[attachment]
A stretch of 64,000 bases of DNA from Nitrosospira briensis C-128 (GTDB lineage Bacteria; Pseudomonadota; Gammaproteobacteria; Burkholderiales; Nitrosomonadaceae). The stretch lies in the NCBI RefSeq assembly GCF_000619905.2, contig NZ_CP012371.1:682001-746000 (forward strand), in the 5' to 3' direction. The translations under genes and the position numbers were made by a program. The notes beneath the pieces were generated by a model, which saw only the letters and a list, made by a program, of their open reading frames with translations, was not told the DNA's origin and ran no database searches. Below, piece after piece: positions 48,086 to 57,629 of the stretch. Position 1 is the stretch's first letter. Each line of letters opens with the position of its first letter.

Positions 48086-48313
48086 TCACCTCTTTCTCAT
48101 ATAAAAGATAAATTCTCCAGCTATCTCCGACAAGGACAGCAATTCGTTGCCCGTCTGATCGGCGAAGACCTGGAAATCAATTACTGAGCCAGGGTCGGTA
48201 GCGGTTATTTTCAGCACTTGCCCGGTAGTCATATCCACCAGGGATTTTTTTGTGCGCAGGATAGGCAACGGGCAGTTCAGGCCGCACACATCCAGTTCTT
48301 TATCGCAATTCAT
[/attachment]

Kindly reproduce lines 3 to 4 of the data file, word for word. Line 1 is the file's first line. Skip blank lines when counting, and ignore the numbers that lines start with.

48086 TCACCTCTTTCTCAT
48101 ATAAAAGATAAATTCTCCAGCTATCTCCGACAAGGACAGCAATTCGTTGCCCGTCTGATCGGCGAAGACCTGGAAATCAATTACTGAGCCAGGGTCGGTA